Thursday, 6 November 2008

Farming this week.


It is almost time for the ewes to be put to the ram for April lambing. The Swaledale ewes roam on the tops between Wensleydale and Swaledale and become hefted (they know their own territory and stick to it, and pass this knowledge on to their offspring). So the rams are being brought up to tip top condition ready for the fray! We will eventually over-winter these breeding ewes (maybe next year), so we went over to have a look at the rams. They are magnificent creatures with fantastic horns. Sometimes these horns press so near to their faces that they have to be cut away. A dozen or so of them were indoors getting special rations and having chiropody (their feet need to be in pristine condition). Some of them were penned individually like the one in the photograph and most had carpet draped over the hurdles separating them, to stop them fighting through the bars! Some of the rams have cost thousands of pounds so they need to do the job properly.

At home the first of the dry cows have come into winter housing. We no longer have dairy cows ourselves but our neighbouring farmer and friend has a large herd of Holstein cows and we help with the overwintering. The dairy herd is already indoors and for the dry cows to stay out the ground has to be pretty dry, otherwise they have such foot problems. This year has been so very wet.
The rainfall figures for the last four months make soggy reading:-
July 123mm (5 inches); August 95mm (4 inches); September 166 mm (over 6 inches); October 84mm (over 3 inches) - so you can imagine, our fields are absolutely sodden, and the grass is pretty devoid of nutrients.
So the first five dry cows came in on Monday. They came into their winter home, looked around, chose a space and lay down - all within five minutes. Now they are in residence. Soon some in-calf heifers will join them (all five of the cows are in-calf). When they arrive there will be a bit of a fuss and a bit of jostling for superiority, but they'll soon settle.
I love it when the loose housing is full for winter. We keep our car in a garage right next to this and every time I go to get the car out they come to see what is happening - cows are such curious creatures.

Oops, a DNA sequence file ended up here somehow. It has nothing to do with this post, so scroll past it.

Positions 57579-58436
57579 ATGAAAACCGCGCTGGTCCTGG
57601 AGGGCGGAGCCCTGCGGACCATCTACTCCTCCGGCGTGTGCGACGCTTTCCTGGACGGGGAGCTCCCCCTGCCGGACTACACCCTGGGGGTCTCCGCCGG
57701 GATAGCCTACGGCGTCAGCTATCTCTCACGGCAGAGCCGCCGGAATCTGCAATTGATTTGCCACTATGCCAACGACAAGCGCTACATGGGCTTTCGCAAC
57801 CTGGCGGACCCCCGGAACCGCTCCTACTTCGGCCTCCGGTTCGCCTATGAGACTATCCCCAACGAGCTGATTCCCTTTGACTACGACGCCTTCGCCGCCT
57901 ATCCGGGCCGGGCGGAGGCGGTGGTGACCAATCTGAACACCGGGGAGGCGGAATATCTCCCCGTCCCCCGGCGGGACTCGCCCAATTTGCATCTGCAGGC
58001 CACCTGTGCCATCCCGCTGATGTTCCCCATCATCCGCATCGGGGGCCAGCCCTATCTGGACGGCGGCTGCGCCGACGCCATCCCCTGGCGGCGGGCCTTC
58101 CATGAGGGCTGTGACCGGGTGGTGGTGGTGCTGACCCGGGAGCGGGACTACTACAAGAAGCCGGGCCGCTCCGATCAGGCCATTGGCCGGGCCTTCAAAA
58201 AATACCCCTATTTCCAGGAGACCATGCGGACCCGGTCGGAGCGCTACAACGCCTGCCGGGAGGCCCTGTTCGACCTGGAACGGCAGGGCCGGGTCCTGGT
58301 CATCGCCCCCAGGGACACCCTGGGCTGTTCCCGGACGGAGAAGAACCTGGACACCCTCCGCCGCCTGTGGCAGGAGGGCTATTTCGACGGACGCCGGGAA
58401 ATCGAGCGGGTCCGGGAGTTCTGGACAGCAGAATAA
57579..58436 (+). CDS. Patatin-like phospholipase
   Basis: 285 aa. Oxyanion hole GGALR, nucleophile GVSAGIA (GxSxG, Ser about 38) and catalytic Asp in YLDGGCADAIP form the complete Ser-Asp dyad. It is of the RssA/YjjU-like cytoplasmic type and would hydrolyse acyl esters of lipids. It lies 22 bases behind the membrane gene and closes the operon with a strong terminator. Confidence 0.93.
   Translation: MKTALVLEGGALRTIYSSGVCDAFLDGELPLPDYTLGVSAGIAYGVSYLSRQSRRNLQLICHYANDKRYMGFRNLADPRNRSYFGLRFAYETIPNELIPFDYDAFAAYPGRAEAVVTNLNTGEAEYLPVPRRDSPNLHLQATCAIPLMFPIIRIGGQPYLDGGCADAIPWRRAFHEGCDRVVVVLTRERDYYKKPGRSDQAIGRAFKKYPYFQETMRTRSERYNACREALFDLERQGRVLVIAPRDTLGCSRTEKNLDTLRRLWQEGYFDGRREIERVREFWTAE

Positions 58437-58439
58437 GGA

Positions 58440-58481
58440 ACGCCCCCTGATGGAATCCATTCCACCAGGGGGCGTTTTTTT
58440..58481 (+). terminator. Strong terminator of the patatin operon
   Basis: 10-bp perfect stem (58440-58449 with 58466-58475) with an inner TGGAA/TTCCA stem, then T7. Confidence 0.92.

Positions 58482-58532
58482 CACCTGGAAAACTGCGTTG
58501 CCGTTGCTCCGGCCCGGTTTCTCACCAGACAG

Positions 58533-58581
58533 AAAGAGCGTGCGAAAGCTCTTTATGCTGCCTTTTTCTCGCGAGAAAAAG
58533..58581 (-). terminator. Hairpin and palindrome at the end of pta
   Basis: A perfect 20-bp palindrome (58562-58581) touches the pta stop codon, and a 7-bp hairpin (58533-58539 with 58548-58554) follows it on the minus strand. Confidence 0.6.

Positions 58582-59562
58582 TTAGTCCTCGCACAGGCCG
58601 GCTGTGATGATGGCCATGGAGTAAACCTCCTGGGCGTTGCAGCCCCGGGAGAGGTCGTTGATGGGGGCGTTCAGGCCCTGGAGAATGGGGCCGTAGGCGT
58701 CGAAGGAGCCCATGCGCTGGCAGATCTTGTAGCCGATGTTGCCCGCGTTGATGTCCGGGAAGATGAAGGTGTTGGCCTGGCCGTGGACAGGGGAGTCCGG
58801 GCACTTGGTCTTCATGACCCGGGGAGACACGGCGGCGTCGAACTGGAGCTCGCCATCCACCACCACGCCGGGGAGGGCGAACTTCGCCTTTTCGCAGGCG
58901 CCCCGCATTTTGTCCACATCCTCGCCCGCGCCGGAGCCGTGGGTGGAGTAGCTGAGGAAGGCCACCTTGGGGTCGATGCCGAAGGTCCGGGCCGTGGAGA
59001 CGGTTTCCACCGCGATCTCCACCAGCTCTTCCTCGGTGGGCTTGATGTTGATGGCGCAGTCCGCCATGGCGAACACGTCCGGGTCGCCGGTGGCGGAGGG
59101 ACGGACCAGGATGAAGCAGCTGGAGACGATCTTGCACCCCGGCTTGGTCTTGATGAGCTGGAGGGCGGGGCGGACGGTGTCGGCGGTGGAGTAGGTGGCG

When we had dairy cows they were Friesians - but these are Holsteins. They are what I would call raw boned - much more bony than Friesians, although when I said to their owner that they were bony he was quite hurt. Like all farmers he loves his cows and considers them part of his family.
Today the farmer and I have been to get our flu jabs and have our blood pressure taken - all on a conveyor-belt action; we were in and out of the surgery in ten minutes.

18 comments:

Gramma Ann said...

Weaver, Being retired from farm life for the past 10 & 1/2 years, I can relate to the dry cows and the work involved in looking after all the animals. I'm now happy to just read about it. Oh! how I hated going out into those early cold mornings in the winter time!

But, you keep on writing and I will keep on reading, here in my warm "Reading Corner."

Gramma Ann

Mad Bush Farm Crew said...

I hated our winter it was so cold!!! There's a trend here towards the big holsteins but they're also harder on the land. I prefer the Fresians just that little bit smaller. My neighbour has finished lambing this lot will be headed for the works I would think fairly soon. Hope you are staying warm!!!
Liz

Annie Wicking said...

It's so wonderful to be able to read all about your life, Weaver, To share in your day-to-day life.